Please meet my friend, Graydon Miller (aka Grady Miller) author of “The Hostages of Vera Cruz,” which I reviewed a few weeks back. Click here to read the review. Graydon has a new book out called “The Havana Brotherhood.” He is going to share some interesting information with us about his book and his writing habits. Please enjoy!
Luck was with me during the compilation of The Havana Brotherhood. This newly published collection fulfills a long-standing desire to gather all these Mexican-themed stories, mostly written during the nine years I lived in Mexico, together between the same covers.
It was daunting at first. From the material at hand, I weeded out all stories unrelated to Latin America—one from Alaska, one from suburban Arizona, another from my native California. Honestly, there wasn’t much left—certainly not the size book I’d dreamed of, and it would give my daughter yet another chance to repeat, “Dad, you should write longer books.”
Grady Miller’s Mexican Press Pass
To fatten the volume, I dug out an old story first written in Spanish. Rivals is about a teenage girl who juggles two boyfriends up to a point, and past that point the drama begins. This short story first appeared in a Sunday literary supplement in Guadalajara, a city which figures in many of the Havana stories.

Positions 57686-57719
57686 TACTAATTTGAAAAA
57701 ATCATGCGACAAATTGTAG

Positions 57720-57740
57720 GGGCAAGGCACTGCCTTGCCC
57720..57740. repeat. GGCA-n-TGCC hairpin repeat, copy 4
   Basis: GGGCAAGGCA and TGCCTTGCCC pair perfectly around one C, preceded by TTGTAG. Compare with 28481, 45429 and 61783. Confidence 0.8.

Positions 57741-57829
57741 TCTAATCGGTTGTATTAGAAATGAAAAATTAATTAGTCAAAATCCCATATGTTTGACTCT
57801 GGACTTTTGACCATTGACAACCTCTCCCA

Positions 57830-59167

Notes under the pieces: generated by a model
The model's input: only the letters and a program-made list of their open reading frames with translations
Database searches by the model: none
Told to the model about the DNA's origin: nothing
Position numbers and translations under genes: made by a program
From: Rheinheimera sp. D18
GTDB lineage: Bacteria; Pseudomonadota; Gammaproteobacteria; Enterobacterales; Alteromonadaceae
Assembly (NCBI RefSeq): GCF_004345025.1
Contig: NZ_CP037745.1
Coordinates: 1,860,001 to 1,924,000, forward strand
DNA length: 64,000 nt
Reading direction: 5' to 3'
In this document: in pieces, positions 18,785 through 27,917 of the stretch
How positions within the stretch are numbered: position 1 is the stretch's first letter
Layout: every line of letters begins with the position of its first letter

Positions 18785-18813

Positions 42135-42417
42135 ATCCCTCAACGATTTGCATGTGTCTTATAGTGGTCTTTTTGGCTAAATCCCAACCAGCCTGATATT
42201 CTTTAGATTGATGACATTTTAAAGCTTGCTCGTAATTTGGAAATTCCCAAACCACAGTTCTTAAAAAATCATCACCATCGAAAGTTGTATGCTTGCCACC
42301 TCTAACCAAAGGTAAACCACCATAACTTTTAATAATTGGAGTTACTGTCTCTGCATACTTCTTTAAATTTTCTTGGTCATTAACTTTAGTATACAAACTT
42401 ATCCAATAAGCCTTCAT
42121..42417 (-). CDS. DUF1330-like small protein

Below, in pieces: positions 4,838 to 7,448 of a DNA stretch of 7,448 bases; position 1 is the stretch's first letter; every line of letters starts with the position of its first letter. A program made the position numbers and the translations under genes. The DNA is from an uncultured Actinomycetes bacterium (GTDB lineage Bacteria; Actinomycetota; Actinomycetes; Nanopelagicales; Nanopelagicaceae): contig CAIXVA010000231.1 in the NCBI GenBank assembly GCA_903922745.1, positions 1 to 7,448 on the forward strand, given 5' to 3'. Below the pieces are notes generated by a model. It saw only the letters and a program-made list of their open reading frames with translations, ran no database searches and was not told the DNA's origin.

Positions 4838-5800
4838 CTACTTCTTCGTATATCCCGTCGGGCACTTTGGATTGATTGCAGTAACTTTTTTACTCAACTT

Guadalajara was my Paris, a place where I flourished in surroundings ideal for developing art (low rent and a high saturation of culture). I got to know Guadalajara through and through—its people, institutions, and peculiarities, like its flat roofs where family dogs roam surreally without ever crossing over the precipice. Another peculiarity, which laid bare the city’s insular nature, was having to find a local property owner to cosign any apartment rental.
Rereading Rivals, preserved in a photocopy that was already starting to degrade, I realized the story was better than I remembered. I recognized, too, a wonderful thing about writing in another language, in this case, Spanish: freedom from self-consciousness and fashion. Months later an agent’s reader, the first person to read Rivals in English, singled it out for praise. This “light and playful” story with just a whiff of necrophilia was her favorite in the collection. That pleased me to no end.
Author, Graydon Miller
Next on the translating docket was Nostalgia for Death, one of the most abandoned of my stories. Fifteen years earlier, the editor of a Mexican university journal had practically thrown me out of his office, a sour man and gifted crime novelist, César López Cuadras.
“It’s so melodramatic,” he hissed, “so overwrought.” The dot-matrix printout of this story was rotting in my files till it turned up just as I finished translating Rivals. This European-flavored tale about the scion of an upper-class Mexican family, whose burning ambition in life is to become a waiter, was a welcome addition to The Havana Brotherhood—as filler.